Plans for a bright, bold, high-tech makeover in the heart of downtown San Diego made a favorable first impression at City Hall on Wednesday.
The proposal involves a special entertainment district that reflects the dynamic of New York's Times Square and "L.A. Live".
But, as the promoters emphasize, the atmosphere they envision for San Diego’s entertainment district would be more artistic and culturally oriented than the high degree of commercialism in New York and Los Angeles’ districts.
"If you can take an LED (screen) and put it on a corner where people are waiting on the trolley, where people are hanging out for lunch, and then program it at noon and show them highlights of San Diego's arts and culture, sports highlights -- all the different things you have going on here -- they'll stay,” says David Ehrlich, a Denver-based financial advisor who helped launch the Mile High City’s highly touted theater and arts district.
“They'll watch it, they'll each lunch there, they'll gather there, they'll get used to gathering there,” Ehrlich continued in an interview before he briefed the City Council’s Land & Housing Committee, “and then you can program into it."
Meaning, sell advertising and present sponsored productions on buildings with just the right space and locations for installing giant LED screens.
The planned entertainment district would cover roughly 50 blocks, mostly north of Broadway between Front Street and Eighth Avenue – although its boundaries could change as it advances through municipal vetting cycles.
Some obvious potential prospects for LED installations?
Vast outer wall spaces on City Hall, and various office buildings surrounding the Civic Center complex.
The proposal also would spell out specific revenue splits with the building landlords and a nonprofit district governing board.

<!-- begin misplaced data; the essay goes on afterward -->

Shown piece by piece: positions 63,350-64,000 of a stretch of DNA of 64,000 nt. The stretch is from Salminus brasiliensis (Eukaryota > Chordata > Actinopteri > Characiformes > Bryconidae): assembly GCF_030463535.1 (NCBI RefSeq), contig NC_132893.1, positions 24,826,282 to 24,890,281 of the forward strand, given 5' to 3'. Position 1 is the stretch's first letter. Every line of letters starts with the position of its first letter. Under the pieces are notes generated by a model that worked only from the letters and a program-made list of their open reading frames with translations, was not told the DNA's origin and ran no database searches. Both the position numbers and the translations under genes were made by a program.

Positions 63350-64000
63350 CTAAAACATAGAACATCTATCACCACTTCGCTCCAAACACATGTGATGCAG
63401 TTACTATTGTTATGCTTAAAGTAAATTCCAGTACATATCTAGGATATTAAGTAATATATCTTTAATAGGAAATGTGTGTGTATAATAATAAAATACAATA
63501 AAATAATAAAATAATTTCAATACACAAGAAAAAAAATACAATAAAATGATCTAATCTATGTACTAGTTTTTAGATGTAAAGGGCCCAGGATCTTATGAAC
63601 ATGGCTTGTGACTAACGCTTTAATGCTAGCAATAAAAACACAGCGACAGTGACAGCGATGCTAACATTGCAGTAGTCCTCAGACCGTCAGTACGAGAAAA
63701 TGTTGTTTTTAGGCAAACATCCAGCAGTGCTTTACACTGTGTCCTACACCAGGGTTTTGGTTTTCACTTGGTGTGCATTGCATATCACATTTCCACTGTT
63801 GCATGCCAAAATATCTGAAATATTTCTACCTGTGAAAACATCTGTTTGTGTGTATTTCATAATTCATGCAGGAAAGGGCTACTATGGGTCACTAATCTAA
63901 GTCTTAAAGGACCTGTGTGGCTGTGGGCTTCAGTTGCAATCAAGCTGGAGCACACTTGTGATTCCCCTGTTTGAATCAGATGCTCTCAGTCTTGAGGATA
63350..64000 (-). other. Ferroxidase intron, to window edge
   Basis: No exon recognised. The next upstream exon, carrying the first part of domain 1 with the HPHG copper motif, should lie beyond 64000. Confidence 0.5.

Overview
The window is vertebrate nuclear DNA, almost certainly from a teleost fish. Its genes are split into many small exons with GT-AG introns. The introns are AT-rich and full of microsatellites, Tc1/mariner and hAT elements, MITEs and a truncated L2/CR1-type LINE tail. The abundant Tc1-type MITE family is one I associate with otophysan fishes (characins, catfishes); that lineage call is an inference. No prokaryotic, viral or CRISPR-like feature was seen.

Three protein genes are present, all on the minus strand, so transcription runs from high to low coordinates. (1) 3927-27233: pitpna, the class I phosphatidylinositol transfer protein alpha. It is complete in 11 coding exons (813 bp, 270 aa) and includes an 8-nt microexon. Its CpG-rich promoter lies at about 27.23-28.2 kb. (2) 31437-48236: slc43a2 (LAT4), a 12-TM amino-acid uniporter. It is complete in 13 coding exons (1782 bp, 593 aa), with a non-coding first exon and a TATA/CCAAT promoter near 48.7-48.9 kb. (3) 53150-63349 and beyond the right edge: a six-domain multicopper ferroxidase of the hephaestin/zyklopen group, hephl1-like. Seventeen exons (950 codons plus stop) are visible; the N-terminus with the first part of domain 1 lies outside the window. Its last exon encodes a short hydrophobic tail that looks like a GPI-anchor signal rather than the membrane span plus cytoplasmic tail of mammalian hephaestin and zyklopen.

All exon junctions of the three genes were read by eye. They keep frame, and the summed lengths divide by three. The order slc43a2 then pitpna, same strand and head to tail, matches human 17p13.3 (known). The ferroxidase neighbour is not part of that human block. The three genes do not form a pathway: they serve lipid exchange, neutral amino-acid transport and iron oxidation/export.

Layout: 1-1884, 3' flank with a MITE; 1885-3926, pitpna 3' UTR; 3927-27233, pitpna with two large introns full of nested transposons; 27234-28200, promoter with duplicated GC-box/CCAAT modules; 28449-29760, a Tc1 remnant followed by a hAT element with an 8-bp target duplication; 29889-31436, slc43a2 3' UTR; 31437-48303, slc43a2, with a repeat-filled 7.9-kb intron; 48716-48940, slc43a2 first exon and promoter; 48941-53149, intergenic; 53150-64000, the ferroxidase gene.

Ehrlich projects gross revenues of several million dollars by the third year after the district is established.
"Oh, it'd be great,” said Pete Soto, owner of the “Brooklyn Dogs” lunch cart on Civic Center Plaza, after hearing of the proposal during Wednesday’s noon hour. "Boost up business. More revenue for the city. Works for everybody."
Land Use & Housing Committee members seemed pleased and intrigued by the concept, but raised numerous questions to ferret out whatever devils may be in the details of sign plans, statutes, and formulas for commercial-versus-arts and culture content in the big-screen presentations.
Committee chairwoman Lori Zapf and Councilman David Alvarez offered help in guiding the project through the proper channels.
As for parallels to Times Square and L.A. Live, "This is completely different, in that there's a social/public component,” says Ehrlich. “And that's the sort of mission, the basis for it -- as opposed to a pure profit motive."
Ehrlich and Jeff Marston, his local public relations partner, have spent four years laying the groundwork by way of outreaches to community planning groups, the now-defunct Centre City Development Corporation, city lawyers and the mayor’s office.
They expect to submit maps, sign plans and proposed statutes to begin the formal approval process in October.
They're hoping for a “reasonable best-case” timeline that leads to ribbon-cutting ceremonies early next year.